There are plenty of media stories in China this week to pique one’s interest. Notably, we have some concrete numbers — and astonishing ones at that — for the vast internal censorship teams being put together by major internet businesses in China to accommodate the control demands of the Party; we have the first casualties of China’s new law against defaming heroes and martyrs, which took effect on May 1; and we have the return to form of a once prominent Chinese investigative reporter, Gao Qinrong (shown above), who was jailed for eight years more than a decade ago for exposing corruption in his native Shanxi province — and who has now brought down another official on his home turf.

May 21, 2018 to May 30, 2018
➢ Chaping (差评) returns investment made by Tencent after revelations of IP violations
➢ Internal content review team at Jinri Toutiao reached 10,000 members, and the video app Kuaishou (快手) censors a daily average of 700,000 videos deemed illegal
➢ As a law goes into effect in China protecting historical martyrs and heroes, the comic site “Rage Comics” (暴走漫画) is taken offline
➢ New figures (though from 2016) on salaries for top media company officials in China
➢ Veteran journalist Gao Qinrong exposes alleged corruption in Shanxi on his WeChat public account
[1] Chaping Returns Major Investment 
On May 23, the science and technology related we-media (自媒体) site “Chaping” (差评) announced that it had secured a 30 million yuan investment, with investment the Tencent’s TOPIC Fund topping the list. But on May 28, after Chaping faced a storm of criticism from other we-media operators over alleged copyright violations (essentially, taking other’s content and rebranding it as their own), the company announced that it had decided unilaterally to return Tencent’s investment. Zhang Jun (张军), Tencent’s top public relations executive, and CEO Ma Huateng (马化腾), both admitted over social media that the TOPIC Fund had gone ahead with the investment before conducting an adequate review.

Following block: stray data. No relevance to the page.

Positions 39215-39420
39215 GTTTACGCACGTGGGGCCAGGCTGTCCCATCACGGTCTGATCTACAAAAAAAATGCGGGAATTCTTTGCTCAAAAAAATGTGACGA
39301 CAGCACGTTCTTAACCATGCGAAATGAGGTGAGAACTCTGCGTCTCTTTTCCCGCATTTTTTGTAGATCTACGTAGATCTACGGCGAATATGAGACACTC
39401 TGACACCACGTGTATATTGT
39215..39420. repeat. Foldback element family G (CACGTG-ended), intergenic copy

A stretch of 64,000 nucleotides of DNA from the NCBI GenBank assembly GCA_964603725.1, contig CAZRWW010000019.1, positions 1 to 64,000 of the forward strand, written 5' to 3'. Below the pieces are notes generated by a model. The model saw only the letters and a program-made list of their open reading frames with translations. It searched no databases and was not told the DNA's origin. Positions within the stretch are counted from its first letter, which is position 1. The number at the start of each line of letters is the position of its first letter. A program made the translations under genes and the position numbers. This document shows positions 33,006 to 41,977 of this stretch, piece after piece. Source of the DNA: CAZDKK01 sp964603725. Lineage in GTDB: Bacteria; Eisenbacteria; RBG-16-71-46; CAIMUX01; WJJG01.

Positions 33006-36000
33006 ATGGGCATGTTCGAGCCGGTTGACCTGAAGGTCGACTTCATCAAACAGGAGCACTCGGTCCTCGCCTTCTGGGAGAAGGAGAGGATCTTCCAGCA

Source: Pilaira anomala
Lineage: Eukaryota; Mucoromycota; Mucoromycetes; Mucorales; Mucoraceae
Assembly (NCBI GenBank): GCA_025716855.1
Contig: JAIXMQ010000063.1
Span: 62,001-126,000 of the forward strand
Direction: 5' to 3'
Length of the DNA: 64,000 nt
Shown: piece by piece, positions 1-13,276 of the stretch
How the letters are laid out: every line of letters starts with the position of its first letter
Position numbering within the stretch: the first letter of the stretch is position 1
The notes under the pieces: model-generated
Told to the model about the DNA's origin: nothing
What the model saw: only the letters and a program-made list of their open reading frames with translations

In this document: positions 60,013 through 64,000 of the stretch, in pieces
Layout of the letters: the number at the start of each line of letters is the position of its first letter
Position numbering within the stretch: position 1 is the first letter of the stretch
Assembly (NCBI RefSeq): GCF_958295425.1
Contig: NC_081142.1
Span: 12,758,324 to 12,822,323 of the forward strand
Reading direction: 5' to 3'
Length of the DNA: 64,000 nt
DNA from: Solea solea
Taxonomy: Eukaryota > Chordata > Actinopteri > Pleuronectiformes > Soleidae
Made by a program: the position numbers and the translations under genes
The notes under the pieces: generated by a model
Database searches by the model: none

Key Chinese Reports:
National Business Daily (每日经济新闻): 《腾讯能不能投资“差评”?》/《“差评”发文回应质疑背后:“洗稿”这件事,终于被摆上了台面》/《“差评”称主动退还投资,腾讯的尽调也不用做了
The Beijing News (新京报): 《“差评”被差评后 主动退还腾讯投资
[2] Content Review Team at Jinri Toutiao reaches 10,000 Members; Kuaishou Cleans Up Daily Average of 700,000 Content Items
On May 25, Pan Yu (潘宇), the director of media cooperation at Jinri Toutiao, revealed that in order to protect the “security” of the platform, Jinri Toutiao had built an enormous team allowing it to conduct content review on a 24×7 basis, “in order to create a positive energy climate conducive to socialist core values.” Pan also revealed that the platform had also created a team of expert advisors to enhance content supervision.
On May 27, Kuaishou issued a report on its handling of so-called illegal content for the month of May showing that on average 698,974 items of short video content had been removed on a daily basis. In addition, an average of 9,280 accounts had been blocked daily. At present, about 10 million short videos are uploaded each day to the platform, said Kuaishou, and it was doing its utmost to create “a positive, healthy, green and fair content environment.”
Key Chinese Reports:
Dahe Daily (大河报): 《今日头条媒体合作总监:背后有庞大的内容审核团队 (36氪): 《在互联网行业做审核员,他见了太多人性的黑暗面 | 这个职业不太冷
Blue Whale Finance (蓝鲸财经): 《快手通报5月处罚情况:日均清理违规内容近70万条
[3] Heroes and Martyrs Protection Law Takes Effect, “Rage Comics” is Taken Offline